A Parent’s Budget-Friendly Guide to Getting the Kids Involved in Sports

Uncategorized / Sunday, July 7th, 2019

Not all children gravitate toward sports, but the ones who do usually go all in. Youth sports benefit kids in a variety of ways, from physical activity and mental stimulation to teaching responsibility and instilling a sense of teamwork and camaraderie. Plus, it’s just a wholesome, safe, and productive use of their free time.

However, sometimes sports can be expensive — even as much as 10 percent of a family’s income, according to one study. This simply isn’t tenable over time. Here’s how to let your child explore their interests without breaking the bank. 

Save on Clothing and Equipment

By far, the biggest expense you’ll incur as a parent with a child interested in sports is clothing and equipment — balls, bats, rackets, bags, gloves, cleats, pads, pants, team shirts, etc. This is the area where you need to go the extra mile to save money. One suggestion is to buy used — especially on the equipment front. In some scenarios, you might not need to, however. There are plenty of discounts and cashback opportunities at major retailers like Dick’s Sporting Goods. 

Avoid Private Leagues if Possible

Whatever sport your child decides they want to try, chances are there are multiple leagues for it in your town. Consider all of your public league options before joining a private league. Schools, churches, and city-run community organizations often offer sports leagues, and they are almost guaranteed to be cheaper than privately run leagues. You can also save money by volunteering in these public leagues. Many will give you a discount if you donate your time toward coaching, concessions, or field cleanup and maintenance.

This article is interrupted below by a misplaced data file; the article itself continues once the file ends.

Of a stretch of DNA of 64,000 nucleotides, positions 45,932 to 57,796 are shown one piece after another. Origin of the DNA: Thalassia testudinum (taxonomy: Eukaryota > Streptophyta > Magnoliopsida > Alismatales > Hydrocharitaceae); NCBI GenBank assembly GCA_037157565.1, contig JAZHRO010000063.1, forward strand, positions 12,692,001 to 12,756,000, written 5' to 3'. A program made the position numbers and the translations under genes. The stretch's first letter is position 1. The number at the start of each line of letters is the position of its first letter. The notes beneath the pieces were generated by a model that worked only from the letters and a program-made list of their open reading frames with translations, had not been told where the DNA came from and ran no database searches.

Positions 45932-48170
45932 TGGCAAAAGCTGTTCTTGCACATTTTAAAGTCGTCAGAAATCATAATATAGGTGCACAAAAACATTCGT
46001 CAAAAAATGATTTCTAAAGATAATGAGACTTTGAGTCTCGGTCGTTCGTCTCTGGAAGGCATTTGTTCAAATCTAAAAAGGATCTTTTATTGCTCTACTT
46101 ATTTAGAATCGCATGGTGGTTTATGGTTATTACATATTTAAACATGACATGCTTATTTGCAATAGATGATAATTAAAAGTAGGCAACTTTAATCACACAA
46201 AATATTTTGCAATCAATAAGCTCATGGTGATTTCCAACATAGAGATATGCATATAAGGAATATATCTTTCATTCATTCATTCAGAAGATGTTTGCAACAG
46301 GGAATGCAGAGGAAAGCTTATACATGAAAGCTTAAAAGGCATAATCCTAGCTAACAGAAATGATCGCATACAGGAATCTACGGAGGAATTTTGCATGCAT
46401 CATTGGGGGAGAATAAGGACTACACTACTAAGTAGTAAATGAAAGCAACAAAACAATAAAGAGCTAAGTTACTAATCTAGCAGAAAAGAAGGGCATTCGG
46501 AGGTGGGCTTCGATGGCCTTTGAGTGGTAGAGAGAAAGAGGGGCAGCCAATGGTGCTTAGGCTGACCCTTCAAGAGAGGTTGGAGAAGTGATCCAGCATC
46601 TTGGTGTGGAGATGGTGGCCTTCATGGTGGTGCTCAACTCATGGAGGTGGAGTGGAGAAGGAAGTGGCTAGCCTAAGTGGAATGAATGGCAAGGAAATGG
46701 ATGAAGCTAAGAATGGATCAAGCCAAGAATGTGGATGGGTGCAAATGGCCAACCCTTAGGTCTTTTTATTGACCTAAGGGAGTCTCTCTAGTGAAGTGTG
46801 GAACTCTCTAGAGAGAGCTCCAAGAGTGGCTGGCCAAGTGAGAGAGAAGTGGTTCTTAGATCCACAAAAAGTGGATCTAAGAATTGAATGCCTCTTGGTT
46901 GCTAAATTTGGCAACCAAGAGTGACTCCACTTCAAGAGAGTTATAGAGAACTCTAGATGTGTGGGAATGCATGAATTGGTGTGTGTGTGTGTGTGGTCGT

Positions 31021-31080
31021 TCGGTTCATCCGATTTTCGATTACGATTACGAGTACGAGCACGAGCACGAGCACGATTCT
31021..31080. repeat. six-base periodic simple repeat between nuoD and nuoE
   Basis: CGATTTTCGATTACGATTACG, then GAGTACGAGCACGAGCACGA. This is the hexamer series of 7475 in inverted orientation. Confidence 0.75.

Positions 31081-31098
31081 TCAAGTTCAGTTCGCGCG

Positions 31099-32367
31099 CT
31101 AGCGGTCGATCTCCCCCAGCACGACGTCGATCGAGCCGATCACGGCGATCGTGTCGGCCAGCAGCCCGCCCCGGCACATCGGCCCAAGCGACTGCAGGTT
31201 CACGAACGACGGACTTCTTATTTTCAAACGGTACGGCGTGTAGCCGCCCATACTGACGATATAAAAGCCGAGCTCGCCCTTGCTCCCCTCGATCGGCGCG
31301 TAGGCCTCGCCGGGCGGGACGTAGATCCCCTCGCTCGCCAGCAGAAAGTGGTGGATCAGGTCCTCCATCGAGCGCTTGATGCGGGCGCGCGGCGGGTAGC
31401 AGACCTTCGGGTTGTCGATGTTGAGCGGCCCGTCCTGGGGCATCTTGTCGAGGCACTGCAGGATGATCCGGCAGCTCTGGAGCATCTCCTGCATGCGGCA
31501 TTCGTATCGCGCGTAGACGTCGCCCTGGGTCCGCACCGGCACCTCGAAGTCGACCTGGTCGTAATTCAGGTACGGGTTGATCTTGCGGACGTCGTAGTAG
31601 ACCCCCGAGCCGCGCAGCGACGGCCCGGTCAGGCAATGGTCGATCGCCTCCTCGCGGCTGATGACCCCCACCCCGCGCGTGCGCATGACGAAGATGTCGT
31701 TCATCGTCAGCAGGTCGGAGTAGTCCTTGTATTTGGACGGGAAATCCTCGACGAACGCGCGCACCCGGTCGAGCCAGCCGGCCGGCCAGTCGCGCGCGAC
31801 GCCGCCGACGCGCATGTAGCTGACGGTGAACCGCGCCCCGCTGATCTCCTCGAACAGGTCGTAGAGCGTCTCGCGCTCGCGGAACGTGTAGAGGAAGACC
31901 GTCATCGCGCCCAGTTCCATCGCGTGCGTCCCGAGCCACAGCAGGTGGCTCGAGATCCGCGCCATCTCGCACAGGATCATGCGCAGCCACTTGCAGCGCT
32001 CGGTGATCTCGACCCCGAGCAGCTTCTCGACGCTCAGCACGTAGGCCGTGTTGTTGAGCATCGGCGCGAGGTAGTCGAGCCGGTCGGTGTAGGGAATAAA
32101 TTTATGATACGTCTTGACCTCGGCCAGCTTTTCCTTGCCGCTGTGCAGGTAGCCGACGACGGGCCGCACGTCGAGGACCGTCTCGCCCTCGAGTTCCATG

Share the Responsibilities with Other Parents

Pooling your resources with other parents on your child’s team is a surefire way to save. Carpooling, for example, means you only have to spend time and gas money driving to and from sporting events once a month, maybe. Set up a schedule and alternate who makes and packs the snacks and Gatorade. When you go out for pizza after the big game, make sure to split the costs (and use coupons via Groupon). It’s a small thing, but it will add up over time. 

Steer Them in a Specific Direction

If your child becomes interested in a sport that you once played or have some knowledge about, you can save money on equipment costs and avoid paying high prices for private lessons and other forms of training. Steer them in that direction. Of course, you don’t want to force your children into something they hate, but remember that children are malleable. 

“It doesn’t matter that you aren’t a pro or don’t have the same agility you had as a teenager. Kids love to mimic their parents — so if it’s a sport you’re interested in, your kid will be more likely to give it a go,” notes the CBC

Pick Lower-Cost Sports 

In the same vein, turning your child toward certain sports can be of benefit to your wallet — some sports are cheaper than others. On the less-expensive side (considering league fees, equipment costs, etc.) you have soccer, track and field, swimming, and basketball. More expensive sports include lacrosse football, golf, and tennis. Strike a balance between your child’s desires and what you can afford, realistically. 

The cost of sports in this country has been on the rise for some time, and parents are understandably worried about how this most quintessential of youth activities will affect their bank accounts. Luckily, there are ways to make it more affordable if you’re willing to go the extra mile in terms of discount shopping, volunteering your time as a parent, forging relationships with other team parents, and pushing your kids in a less-expensive direction. 


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